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Shipment of crude to refineries:ISAN set to exploit opportunity

YEARS after complaining of domination of the coastal trade by foreign shipowners, a window for active participation in the oil and gas sector of the nation’s economy seems to have opened for Indigenous Shipowners Association of Nigeria (ISAN) with the proposal by the management of the Nigerian National Petroleum Corporation (NNPC) to lift crude by sea to the nation’s refineries.

pipeline

The NNPC proposal has sparked off series of activities in ISAN in preparation for the huge opportunity it would open for local shipping in the country.

Reacting to the proposal, Vice-Chairman of ISAN and Managing Director of Genesis Worldwide Shipping, Captain Emmanuel Ihenacho, told Sweet crude that local shipowners are ready to take advantage of the opportunity that would be opened by that proposal, if it actually becomes a reality.

Ihenacho noted that the first thing to do is to ascertain the quantity of the product that NNPC wants at the refinery on a daily basis, how long it would take the ship to get there, to tie up and discharge.

He also said the first thing the NNPC had to do is to tell operators exactly what their intention is and how they intend to achieve it, as professionals; they would then tell NNPC whether their plan is achievable or whether there is an alternative way of doing the same job.
These, he pointed out, are necessary for proper planning and execution of the project to make it a success.

He, however, warned that the shallow nature of the channel of about 6.4 meters around Escravos makes it imperative for vessels of that draft to go pass that point.

In his words, “If they have shipping people who understand the business and define what they want to do, I can look at them and say this is what you want to do but that is not the best. I can do it like this and it would be cheaper. So it is important that you have someone who has the logistic of movement around the area you want to go.”

“If you want to go to Warri for instance, one of the first things you have to understand is that when you cross the Escravos bar, there is a bar; a physical bar, at 6.4 meters and if you take a ship that if bigger than that, then the ship would not berth. But you want to maximise the amount of cargo that goes to the Warri refinery, so you are going to have to look for a shallow drafted vessel that can maximise risk at that shallow draft of 6.4.

“So the other thing that you want to know is how many tons they require on a daily basis, then you really want to know if there is a need to create receptacles. Then you can create a model on a piece of paper to say, if I have this ship here; this one is loading, look at the distance, how many hours it takes to get here, takes so many hours to tie up, it takes so many hours to finish, this one is going, this one coming, then we get a proposal with regards to the number of vessels and the kind of vessels and then we give them the cost.”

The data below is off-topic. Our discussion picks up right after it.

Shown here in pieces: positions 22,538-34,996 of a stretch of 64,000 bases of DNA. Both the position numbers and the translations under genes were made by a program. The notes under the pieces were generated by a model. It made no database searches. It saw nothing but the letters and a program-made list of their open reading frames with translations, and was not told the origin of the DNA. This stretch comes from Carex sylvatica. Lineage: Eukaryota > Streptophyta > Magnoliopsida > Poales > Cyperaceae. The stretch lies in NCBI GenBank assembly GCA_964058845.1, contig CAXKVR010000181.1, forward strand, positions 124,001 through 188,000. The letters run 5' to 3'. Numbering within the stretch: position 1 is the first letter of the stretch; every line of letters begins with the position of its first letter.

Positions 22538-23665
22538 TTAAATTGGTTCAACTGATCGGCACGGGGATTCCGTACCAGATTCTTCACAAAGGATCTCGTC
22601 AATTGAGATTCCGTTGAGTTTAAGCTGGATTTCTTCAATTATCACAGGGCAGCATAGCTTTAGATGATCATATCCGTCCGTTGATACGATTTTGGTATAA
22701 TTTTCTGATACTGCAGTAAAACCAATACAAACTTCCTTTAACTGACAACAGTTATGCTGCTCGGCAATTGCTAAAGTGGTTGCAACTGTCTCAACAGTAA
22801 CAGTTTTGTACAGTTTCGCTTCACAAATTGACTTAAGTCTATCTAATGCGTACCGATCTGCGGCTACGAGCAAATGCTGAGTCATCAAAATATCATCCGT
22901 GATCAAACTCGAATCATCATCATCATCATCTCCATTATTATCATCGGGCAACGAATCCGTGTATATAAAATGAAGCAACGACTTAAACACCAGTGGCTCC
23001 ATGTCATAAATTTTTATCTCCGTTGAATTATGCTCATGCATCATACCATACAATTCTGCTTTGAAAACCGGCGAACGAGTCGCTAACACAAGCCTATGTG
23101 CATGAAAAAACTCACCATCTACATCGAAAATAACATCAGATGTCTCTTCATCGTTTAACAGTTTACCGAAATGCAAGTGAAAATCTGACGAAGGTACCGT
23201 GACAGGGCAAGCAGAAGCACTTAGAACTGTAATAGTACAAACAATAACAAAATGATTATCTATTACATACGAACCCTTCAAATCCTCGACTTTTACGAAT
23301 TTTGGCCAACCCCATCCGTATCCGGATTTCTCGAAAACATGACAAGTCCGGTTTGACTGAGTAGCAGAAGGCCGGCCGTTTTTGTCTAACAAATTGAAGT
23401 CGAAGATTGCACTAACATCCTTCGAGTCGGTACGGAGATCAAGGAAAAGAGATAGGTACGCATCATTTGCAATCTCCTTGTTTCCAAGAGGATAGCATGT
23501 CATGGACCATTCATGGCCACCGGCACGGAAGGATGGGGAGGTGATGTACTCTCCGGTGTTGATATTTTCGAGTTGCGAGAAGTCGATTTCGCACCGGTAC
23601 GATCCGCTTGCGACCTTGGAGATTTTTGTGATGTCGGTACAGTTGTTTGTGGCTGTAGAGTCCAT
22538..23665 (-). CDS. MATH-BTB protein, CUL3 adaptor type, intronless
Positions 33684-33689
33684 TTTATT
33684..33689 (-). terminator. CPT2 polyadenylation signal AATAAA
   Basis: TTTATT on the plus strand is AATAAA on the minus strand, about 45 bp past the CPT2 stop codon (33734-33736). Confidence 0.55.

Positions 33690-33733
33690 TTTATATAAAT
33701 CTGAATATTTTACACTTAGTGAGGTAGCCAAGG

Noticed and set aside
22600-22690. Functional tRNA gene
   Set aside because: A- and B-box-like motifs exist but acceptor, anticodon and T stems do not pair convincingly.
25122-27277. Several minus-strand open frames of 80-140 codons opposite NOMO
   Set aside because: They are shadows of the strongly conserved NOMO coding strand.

On whether Nigerian Shipowners have the capacity to lift the products, the Genesis boss said:

“When you asked me whether Nigerians have the wherewithal, I will say there are lots of  Nigerians who have it but the maritime press must continue to back indigenous operators to have these opportunities because we are talking about lifting crude to America but if we have the opportunity for lifting crude from our own Escravos into our own Warri, then that is an opportunity in terms of further building local capacity and training for the nation’s seafarers craving for sea time (practical training on board vessel).

In his own reaction, Secretary of ISAN, Captain Labinjo, put the total capacity of its members at 500,000 and stressed that they are not only ready for the lifting of crude to the refineries but that they have the kind of vessels needed to do the job.

According to Labinjo, “The gross tonnage of ISAN is over 500,000 tons and we are ready to do the crude lifting to the refineries.”
Similarly, Senator (Captain) Cosmos Niagwan, a maritime expert, in an interview with Sweet crude, noted that there is need for adequate preparation before the commencement of the exercise. Niagwan explained that for a start, government should engage the services of tank farms in both Warri and Port Harcourt for the storage of the product as a means of preventing disruption of production.

He pointed out that with combined production capacity of 210,000 barrels of crude per day for both refineries in Port Harcourt and 150,000 barrels in Warri, it would not be possible to meet the production quantity should government rely on tanker vessels to lift the products directly to the refineries.

However, there are fears expressed in some quarters that the new directive when executed, would lead to higher production cost of petroleum, thereby defeating the purpose for the introduction in the first place.

Others are of the opinion that the introduction would be a launching pad for the development of the local shipping industry and would eventually culminate in the movement into international shipping.


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